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BabcockHall last won the day on October 15 2015

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About BabcockHall

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    bioorganic chemistry
  1. I would also post this at Chemical Forums. I do not recall seeing anything like this.
  2. A good place to start is by giving us your thoughts. What sort of scenarios do you have in mind?
  3. As one raises pH, transphosphorylation becomes more of an issue. What happens at low pH, loss (or perhaps epimerization) of glycosidic bonds?
  4. Did you store frozen, at refrigerator temperature, or at room temperature? From your initial post, it sounds as if you stored it frozen. My guess is that this is better than leaving it at room temperature, but I might have quick frozen the sample and stored it at -80 °C unless I had a better protocol. I cannot speak to the specific question of the best way to store RNA, but I can make some very general comments about freezing. One is that the pH of a buffer solution can change as the solution cools, and RNA is labile in basic conditions. Two is that there are shearing forces during the freezing process which can cause problems in some instances. Therefore, I would look into the use of cryoprotectants and fast freezing protocols for RNA. I do not have an explanation for the mass that you are seeing.
  5. The equilibrium constant for aspartokinase is not particularly favorable, but it is heavily regulated in E. coli.
  6. When delta-G is less than zero, a reaction is spontaneous, and when delta-G = 0, a reaction is at equilibrium. When delta-G° is negative, a chemical reaction has an equilibrium constant that is greater than one. This symbol, delta-G°, refers to standard state, meaning all reactants and products at 1 M in concentration. The two quantities do not provide the same information, and their values are often not the same number. That having been said, the in vivo values of delta-G are more difficult to obtain because one has to know the concentrations of reactants and products in vivo. If they are not available, one has no choice but to use delta-G° values in one's arguments. I think that "always" is a high bar, meaning that there could well be exceptions to any generalization. I would start by taking regulatory enzymes from glycolysis and gluconeogenesis (hexokinase, PFK-1, pyruvate kinase, pyruvate carboxylase, PEPCK, fructose 1,6-bisphosphatase, and glucose 6-phosphatase) and finding the values of Gibbs' free energy in a biochemistry textbook. Nelson and Cox or Metzer are my go-to sources, typically.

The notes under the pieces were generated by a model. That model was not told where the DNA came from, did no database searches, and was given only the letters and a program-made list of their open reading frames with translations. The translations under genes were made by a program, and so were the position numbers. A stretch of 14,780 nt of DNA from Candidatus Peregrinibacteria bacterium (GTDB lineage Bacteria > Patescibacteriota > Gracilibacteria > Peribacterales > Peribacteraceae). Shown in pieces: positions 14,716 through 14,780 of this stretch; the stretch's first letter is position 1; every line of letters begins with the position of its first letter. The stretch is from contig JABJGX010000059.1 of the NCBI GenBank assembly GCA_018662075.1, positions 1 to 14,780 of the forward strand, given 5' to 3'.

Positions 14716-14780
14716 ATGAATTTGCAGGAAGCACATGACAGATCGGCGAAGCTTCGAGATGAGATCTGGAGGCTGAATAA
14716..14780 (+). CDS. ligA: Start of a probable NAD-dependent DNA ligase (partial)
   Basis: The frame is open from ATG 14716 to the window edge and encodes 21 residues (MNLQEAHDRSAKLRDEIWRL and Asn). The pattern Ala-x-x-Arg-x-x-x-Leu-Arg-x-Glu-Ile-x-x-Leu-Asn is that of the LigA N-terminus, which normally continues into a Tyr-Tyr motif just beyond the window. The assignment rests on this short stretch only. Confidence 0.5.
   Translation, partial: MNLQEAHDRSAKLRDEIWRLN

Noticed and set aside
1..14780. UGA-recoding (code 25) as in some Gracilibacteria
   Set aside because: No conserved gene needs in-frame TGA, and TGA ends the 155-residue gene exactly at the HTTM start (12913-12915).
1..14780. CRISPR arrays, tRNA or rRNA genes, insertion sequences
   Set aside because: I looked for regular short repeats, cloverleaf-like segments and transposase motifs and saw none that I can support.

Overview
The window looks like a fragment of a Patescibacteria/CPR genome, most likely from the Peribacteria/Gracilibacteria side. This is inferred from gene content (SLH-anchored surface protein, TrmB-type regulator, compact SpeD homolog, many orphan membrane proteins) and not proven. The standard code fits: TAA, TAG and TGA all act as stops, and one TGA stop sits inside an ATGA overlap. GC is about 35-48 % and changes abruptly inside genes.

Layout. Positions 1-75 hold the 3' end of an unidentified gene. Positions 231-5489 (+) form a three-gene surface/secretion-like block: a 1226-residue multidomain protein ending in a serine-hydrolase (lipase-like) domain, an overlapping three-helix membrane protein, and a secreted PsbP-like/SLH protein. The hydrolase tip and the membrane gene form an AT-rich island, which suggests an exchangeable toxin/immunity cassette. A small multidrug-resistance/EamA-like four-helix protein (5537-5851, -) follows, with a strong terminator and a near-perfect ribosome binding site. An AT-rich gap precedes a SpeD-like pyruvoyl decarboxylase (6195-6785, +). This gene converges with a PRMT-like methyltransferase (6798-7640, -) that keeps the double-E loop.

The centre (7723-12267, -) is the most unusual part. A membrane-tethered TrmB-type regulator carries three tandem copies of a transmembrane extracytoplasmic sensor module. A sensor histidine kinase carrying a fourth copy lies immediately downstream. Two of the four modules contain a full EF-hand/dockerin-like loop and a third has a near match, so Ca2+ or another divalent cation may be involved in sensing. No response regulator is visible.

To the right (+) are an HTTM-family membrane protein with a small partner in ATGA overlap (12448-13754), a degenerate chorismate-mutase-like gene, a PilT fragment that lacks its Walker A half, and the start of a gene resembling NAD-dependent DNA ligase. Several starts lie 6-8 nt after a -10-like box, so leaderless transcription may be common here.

7. Is this a homework problem? It is up to you to provide your answer (or at least make an attempt) before we help you. A good place to start on this problem is to give a few examples. It might also help to differentiate between delta-G and delta-G°'.
  8. What are your thoughts on these two questions? I'll give you a frame of reference for your first question: consider what would happen chemically to convert chymotrypsinogen into chymotrypsin. With respect to your second question, can you think of any reactions that require NADH as a reactant? EDT Think about reactions from glycolysis/gluconeogenesis that produce or consume NADH. Also there are at least three common fates of pyruvate that has been produced from glycolysis. Do any of these processes involve NADH?
  9. I now have a copy of Seber and Wild's book from the library, but it is written at a level which is not easy for me to follow. In the section that covers confidence intervals. they do not use the nomenclature that the ProStat manual does. In other words I cannot find terms like "supporting plane" and "univariate" in this book.
  10. @OP, This is just a guess, but were you asking because of an interest in mitochondrial depletion syndrome, which has been in the news recently? It seems that some forms of this disease are related to mutations in thymidine kinase 2 of mitochondria. This enzyme has a role in the salvage of deoxynucleotides, but I have not yet found a good review article.
  11. What is the simplest chiral alcohol that you can think of? How can one imagine linking an alcohol to an amino acid (which functional group on the amino acid would you chose)/
  12. Is this homework? What are your thoughts about how to do this?
  13. Of course insulin also brings about homeostasis by down-regulating the pathways in the liver that produce glucose: gluconeogenesis and glycogenolysis. Insulin stimulates the production of acetyl CoA from glucose. There is also interplay among leptin, NPY, and insulin, but I am not very familiar with it.
  14. Motulsky and Christopoulos Presented and compared three methods of generating confidence intervals: Asymptotic (Chapter 16), Monte Carlo (Chapter 17), and Model Comparison (F ratio or F test, Chapter 18). In chapter 19 they compare all three methods. Only the asymptotic method gives a symmetrical distribution.